The amendments would allow Virginia to create a bipartisan redistricting commission enshrined in the state constitution, which voters approved Tuesday. Northam also proposed an additional $1 million to fund an independent investigation into the culture at the Virginia Military Institute, following accusations of widespread racism.
Senate Democrats had wanted the budget language approved last month to implement a proposed constitutional amendment on redistricting. Many House Democrats opposed that language because they objected to the amendment, saying it wouldn’t go far enough to protect against racial gerrymandering.
As a compromise, the two sides agreed to pass the budget without the language, with the understanding that Northam would add it if the measure passed on Nov. 3.
Northam also proposed changes to a bill that protects some renters who have been financially hurt by the coronavirus pandemic. One of the changes says adverse actions cannot be taken against tenants based on payment history or an eviction for nonpayment of rent that occurred during the pandemic.
The General Assembly will reconvene Monday to accept or decline Northam’s changes.
Northam signed the MARCUS bill, a partial acronym for “mental health awareness response and community understanding services,” which would create teams of mental health service providers and peer recovery specialists to accompany police officers responding to individual crises.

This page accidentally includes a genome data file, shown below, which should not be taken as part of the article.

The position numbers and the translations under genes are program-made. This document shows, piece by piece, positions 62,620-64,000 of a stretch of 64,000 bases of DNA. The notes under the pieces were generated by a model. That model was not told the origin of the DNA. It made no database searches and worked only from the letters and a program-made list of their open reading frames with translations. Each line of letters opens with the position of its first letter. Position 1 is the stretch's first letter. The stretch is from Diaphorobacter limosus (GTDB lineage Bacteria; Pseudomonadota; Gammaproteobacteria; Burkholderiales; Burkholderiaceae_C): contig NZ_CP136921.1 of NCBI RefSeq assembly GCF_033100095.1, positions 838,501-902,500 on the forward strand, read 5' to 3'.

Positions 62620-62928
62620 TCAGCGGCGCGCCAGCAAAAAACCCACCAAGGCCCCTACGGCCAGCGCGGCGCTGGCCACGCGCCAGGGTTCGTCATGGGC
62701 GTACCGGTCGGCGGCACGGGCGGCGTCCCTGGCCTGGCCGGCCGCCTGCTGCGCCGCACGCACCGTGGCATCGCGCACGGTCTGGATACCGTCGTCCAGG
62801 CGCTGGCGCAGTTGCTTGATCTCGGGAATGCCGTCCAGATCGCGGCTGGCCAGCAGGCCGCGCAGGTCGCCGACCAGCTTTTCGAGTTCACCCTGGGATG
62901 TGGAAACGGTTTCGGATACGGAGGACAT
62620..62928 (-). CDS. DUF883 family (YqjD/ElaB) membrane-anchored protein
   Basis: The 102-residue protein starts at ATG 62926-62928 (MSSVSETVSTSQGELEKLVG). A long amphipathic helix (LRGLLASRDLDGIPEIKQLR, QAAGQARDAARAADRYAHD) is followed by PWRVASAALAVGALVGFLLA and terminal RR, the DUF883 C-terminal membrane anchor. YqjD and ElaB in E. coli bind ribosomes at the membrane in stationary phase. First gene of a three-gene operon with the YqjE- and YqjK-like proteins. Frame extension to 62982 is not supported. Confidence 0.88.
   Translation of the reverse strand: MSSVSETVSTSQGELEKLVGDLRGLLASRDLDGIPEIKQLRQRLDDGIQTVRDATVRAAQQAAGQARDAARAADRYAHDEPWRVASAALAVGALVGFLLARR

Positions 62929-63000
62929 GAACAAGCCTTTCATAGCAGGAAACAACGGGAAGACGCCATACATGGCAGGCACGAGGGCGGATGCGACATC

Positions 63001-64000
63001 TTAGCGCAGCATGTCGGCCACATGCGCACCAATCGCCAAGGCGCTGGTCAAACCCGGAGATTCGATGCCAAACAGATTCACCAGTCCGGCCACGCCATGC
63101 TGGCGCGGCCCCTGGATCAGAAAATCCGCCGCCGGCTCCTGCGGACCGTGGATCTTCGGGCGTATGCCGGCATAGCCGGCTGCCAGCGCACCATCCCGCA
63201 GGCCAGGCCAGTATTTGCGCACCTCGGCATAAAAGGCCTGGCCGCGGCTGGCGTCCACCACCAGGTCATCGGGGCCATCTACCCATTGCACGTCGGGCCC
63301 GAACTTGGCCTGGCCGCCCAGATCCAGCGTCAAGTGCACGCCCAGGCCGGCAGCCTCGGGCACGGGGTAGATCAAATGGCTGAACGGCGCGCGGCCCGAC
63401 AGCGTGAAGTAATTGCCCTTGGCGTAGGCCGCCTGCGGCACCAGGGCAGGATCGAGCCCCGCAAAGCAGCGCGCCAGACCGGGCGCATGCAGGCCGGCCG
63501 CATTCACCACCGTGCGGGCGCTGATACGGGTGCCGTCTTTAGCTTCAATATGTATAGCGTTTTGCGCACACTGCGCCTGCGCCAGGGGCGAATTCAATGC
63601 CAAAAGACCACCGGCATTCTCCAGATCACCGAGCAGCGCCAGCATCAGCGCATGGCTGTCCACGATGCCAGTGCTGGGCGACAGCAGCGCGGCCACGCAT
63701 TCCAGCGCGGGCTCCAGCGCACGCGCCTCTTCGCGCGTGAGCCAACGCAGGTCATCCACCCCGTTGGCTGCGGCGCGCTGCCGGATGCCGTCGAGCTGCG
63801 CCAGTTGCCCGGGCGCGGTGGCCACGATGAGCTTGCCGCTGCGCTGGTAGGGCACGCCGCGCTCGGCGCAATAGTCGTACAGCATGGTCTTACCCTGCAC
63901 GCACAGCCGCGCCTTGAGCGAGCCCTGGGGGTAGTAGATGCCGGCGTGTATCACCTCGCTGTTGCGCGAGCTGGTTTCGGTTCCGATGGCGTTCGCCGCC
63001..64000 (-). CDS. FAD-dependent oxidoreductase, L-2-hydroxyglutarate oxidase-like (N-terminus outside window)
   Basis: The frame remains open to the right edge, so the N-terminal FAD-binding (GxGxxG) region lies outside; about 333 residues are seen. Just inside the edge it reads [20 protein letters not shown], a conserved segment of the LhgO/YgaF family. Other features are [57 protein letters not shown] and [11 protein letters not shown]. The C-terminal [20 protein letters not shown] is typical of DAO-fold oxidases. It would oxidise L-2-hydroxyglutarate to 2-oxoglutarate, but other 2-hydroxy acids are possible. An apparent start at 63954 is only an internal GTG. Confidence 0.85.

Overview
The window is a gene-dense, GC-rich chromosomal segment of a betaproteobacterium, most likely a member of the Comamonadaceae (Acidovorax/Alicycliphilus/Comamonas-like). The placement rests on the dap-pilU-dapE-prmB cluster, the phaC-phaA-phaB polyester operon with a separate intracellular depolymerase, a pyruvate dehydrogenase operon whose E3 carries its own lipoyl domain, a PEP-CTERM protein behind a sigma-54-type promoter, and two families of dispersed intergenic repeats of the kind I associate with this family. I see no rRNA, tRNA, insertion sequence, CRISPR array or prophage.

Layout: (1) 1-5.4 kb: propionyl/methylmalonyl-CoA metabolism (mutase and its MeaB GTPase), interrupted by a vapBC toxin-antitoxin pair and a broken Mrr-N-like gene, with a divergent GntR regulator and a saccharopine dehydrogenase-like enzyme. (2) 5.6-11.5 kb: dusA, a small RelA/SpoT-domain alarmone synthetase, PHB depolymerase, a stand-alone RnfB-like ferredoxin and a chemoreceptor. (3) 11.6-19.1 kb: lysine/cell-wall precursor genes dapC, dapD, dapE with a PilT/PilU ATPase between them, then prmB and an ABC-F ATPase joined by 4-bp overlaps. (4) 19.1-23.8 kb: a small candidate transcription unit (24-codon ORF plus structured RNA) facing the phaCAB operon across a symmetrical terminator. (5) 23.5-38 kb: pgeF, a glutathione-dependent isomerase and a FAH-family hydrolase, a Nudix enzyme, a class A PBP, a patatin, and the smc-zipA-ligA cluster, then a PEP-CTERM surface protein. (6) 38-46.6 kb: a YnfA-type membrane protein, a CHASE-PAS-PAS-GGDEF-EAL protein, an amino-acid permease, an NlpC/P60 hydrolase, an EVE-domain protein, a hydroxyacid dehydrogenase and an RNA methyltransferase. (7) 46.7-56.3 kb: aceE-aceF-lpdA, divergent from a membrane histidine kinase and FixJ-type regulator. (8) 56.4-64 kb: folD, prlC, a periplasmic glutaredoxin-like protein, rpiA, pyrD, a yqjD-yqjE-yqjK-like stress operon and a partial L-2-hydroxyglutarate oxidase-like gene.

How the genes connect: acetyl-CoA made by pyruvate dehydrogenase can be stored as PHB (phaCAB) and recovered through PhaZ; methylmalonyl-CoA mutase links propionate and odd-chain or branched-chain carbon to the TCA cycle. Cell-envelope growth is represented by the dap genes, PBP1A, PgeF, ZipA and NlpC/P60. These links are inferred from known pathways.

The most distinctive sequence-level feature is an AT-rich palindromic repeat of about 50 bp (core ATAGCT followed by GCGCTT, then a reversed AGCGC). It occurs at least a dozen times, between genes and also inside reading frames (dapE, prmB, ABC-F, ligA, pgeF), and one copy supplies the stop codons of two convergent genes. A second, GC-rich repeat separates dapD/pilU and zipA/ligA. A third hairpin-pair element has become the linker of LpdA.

The bill is also named for Marcus-David Peters, a Black man who was shot and killed during an encounter with the Richmond police in 2018. Peters, a 24-year-old high school biology teacher and Virginia Commonwealth University alumnus, was naked and unarmed when he ran into traffic.
A police officer fired a Taser at him, and he then charged a police officer, who shot him. His family said he was experiencing a mental health crisis.
Another bill signed by Northam would change Virginia’s sentencing laws to allow judges, rather than a jury, to sentence someone convicted in a jury trial. Juries, which have less flexibility than judges in crafting sentences, tend to hand out stiffer punishments than those called for by the guidelines. Though judges can reduce a jury sentence, they rarely do.
Juries are not told sentencing guidelines, only the legal range. They also must impose mandatory minimums, while judges can suspend them. Advocates say the threat of jury sentencing pressures people to forgo their trial rights and accept unfavorable plea deals from prosecutors.
Sen. Joseph D. Morrissey (D-Richmond), who sponsored the bill, and other advocates say the effect will be transformational. The new law would not apply to capital cases, and defendants can still choose jury sentencing.
“I’ve seen every side,” said Morrissey, 63, who has been a prosecutor and a defense attorney and has a misdemeanor criminal conviction.
Five years ago, he lost his law license and resigned his House seat after going to jail for having a sexual relationship with his 17-year-old receptionist, Myrna Warren. He successfully ran for reelection from jail, reporting to the Capitol each day on work release.
But he later dropped out of a state Senate primary and then finished third in an election for mayor of Richmond. He won election to the state Senate last year.
Laura Vozzella contributed to this report.